2021-05-21 Basic usage of curses in python
Sometimes the Linux system does not have an interface, and you may need to complete the program interaction and status display in the terminal terminal. ncurses in C language supports the development of [command-line] interface programs, and curses is a python terminal interface library based on ncurses.
This article implements a simple demo applet, which is convenient for beginners to learn and use.
First go to the demo main program
#-*- coding: UTF-8 -*- import curses import locale locale.setlocale(locale.LC_ALL, '') def terminal_display (stdscr) : stdscr.leaveok( 1 ) #Configure the cursor to move with the character update curses.cbreak() #Close the line buffer, disable character processing other than interrupt and character flow control curses.echo() #Enter character echo stdscr.keypad( 1 ) #Enable special keyboard key response curses.start_color() #Enable color function curses.init_pair( 1 , curses.COLOR_GREEN, curses.COLOR_BLACK) #Change color pairing, serial number, foreground color (word color), background color curses.init_pair( 2 , curses.COLOR_YELLOW, curses.COLOR_BLACK) curses.init_pair(3, curses.COLOR_RED, curses.COLOR_BLACK) stdscr.clear() #Clear the screen show_lines, line_len = stdscr.getmaxyx() #Get the number of lines displayed on the screen and the number of words per line stdscr.addstr( 0 , 0 , "The number of screen lines: %s, the number of line characters: %s\ n" %(show_lines,line_len)) stdscr.addstr( 1 , 0 , "Please enter an integer:" ) stdscr.refresh() stdscr.nodelay( 0 ) input_num = int(stdscr.getstr()) stdscr.addstr( 2 , 0 , "The input integer is: %s" % input_num) stdscr.refresh() stdscr.nodelay( 1 ) stdscr.addstr( 3 , 0 , "This line should be in white font" , curses.color_pair( 0 )) #Number 0 is the default configuration and cannot be changed stdscr.addstr( 4 , 0 , "This line should be in green font" , curses.color_pair( 1 )) stdscr.addstr( 5 , 0 , "This line should be in yellow font" , curses.color_pair( 2 )) stdscr.addstr( 6 , 0 , "This line should be in red font" , curses.color_pair( 3 )) stdscr.refresh() while 1: pass if __name__ == '__main__': curses.wrapper(terminal_display)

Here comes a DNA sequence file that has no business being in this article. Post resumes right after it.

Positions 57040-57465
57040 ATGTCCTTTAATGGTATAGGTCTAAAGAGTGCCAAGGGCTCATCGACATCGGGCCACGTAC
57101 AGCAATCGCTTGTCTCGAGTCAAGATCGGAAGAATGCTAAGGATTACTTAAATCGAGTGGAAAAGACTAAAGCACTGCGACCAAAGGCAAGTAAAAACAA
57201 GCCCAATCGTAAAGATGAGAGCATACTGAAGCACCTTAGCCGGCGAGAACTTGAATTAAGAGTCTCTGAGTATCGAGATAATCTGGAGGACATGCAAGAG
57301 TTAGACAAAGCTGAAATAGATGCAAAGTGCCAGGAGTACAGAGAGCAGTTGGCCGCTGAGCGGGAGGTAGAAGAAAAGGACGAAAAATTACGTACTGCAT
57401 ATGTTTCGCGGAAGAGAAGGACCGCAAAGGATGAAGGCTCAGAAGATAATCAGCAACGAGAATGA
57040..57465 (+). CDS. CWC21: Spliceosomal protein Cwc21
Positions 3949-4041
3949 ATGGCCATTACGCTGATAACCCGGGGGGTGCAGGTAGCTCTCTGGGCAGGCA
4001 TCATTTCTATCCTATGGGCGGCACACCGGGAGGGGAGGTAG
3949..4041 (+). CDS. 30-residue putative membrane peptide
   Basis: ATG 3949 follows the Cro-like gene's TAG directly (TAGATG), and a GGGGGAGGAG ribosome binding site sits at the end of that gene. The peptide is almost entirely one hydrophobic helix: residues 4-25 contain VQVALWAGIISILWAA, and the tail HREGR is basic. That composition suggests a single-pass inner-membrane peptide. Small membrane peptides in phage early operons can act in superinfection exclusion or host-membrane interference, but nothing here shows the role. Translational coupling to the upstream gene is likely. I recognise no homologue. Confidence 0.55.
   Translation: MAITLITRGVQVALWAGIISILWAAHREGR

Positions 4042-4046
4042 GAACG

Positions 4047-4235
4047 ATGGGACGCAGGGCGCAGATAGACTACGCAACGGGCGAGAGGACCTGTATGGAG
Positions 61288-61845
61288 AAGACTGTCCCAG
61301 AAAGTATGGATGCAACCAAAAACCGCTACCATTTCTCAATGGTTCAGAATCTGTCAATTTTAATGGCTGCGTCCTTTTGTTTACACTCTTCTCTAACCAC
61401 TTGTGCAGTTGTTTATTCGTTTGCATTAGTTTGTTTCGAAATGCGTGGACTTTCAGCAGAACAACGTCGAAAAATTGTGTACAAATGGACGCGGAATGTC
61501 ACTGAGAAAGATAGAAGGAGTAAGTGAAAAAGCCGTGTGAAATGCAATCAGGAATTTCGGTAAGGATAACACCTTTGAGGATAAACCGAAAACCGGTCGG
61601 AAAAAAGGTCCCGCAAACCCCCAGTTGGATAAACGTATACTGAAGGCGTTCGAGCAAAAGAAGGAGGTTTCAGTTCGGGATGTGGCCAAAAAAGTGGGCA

The result after the call is roughly as follows:
Curses. [wrapper] is a good thing. I didn’t use wrapper at first. After calling curses program, the whole terminal was messed up, carriage return couldn’t wrap, and various keyboard keys couldn’t respond.
I guess the internal function of curses.wrapper(terminal_display) looks like this:
def wrapper(func, ...) stdscr = curses.initscr() ... ##Record the current configuration of the terminal func(stdscr,...) ... ##Restore the terminal to its original state
After the call, the wrapper will first complete the initialization of curses, save the current terminal state, call func and pass the initialized screen handle to func as its first parameter. The third parameter is passed in. I can’t use it here, so I didn’t add parameters.
In addition, the wrapper input parameter supports class functions, because the first parameter of the class function is self by default, I am a little worried, but there is no problem in the actual measurement, you can use it as usual.
import curses class TestDisplay(): def __init__(): pass def display(self,stdscr): stdscr.clear() stdscr.addstr(0,0,"hello world") stdscr.refresh() while 1: pass if __name__ == '__main__': t = TestDisplay() curses.wrapper(t.display)
If you want to learn and research the curses function in depth, it is recommended to read this. It seems to be an official document. There is little difference between python2 and python3. My environment is python2.